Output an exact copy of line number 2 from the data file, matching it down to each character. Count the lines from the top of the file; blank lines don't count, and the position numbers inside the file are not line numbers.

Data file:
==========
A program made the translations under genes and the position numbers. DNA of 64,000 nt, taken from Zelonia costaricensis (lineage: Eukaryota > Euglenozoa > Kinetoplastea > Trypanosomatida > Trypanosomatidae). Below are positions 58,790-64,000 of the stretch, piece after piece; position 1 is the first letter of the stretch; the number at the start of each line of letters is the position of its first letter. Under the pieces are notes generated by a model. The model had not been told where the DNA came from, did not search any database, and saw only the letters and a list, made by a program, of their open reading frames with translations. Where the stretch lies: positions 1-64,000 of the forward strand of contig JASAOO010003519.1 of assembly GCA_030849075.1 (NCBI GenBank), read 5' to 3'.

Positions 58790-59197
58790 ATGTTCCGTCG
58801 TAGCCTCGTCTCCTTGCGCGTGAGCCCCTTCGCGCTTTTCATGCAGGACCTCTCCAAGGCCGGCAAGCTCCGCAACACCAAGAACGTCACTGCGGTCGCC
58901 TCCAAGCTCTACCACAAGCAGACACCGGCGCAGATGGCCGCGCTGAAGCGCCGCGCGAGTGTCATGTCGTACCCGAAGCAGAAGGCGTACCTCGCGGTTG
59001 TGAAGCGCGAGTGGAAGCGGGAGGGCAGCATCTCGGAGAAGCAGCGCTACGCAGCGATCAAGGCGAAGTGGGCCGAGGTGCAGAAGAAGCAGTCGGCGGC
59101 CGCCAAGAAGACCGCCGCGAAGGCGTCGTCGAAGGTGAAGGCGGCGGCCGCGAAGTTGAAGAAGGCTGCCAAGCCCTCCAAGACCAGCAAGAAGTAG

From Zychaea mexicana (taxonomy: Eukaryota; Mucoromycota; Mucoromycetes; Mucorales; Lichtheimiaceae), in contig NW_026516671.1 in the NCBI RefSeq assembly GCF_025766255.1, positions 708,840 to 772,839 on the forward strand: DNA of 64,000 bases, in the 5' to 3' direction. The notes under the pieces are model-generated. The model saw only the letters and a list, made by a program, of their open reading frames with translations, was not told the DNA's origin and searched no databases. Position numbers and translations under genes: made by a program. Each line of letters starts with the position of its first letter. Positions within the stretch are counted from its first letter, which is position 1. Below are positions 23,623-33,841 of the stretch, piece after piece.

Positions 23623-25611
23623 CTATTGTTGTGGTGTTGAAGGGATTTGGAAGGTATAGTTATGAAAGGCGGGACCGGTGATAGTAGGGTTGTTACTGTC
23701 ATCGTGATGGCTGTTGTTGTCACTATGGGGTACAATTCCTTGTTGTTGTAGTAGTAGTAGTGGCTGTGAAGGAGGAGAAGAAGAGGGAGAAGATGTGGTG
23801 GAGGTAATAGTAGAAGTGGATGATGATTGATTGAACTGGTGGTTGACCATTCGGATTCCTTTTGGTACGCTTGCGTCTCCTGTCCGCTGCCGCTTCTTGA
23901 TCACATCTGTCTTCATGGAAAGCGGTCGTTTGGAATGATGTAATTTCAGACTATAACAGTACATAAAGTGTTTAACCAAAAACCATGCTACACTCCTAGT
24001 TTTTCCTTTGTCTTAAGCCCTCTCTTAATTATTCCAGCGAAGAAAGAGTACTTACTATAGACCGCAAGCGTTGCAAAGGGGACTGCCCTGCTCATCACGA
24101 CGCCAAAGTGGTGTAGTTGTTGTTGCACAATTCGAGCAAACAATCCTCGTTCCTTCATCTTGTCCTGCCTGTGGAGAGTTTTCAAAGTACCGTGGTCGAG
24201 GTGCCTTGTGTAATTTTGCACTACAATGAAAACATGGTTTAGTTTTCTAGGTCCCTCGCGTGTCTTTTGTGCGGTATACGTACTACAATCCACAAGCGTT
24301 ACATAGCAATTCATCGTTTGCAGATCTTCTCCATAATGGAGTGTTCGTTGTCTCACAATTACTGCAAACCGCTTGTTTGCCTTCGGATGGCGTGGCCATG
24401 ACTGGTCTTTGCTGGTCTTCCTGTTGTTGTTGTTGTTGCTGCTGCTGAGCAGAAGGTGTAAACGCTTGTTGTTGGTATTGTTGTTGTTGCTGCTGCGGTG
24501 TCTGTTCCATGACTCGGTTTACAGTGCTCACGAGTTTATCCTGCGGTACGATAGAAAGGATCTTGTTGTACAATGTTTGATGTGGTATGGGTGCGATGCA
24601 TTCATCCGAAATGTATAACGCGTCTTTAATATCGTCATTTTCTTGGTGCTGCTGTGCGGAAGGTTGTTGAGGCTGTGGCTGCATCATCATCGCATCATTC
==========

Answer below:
Positions 58790-59197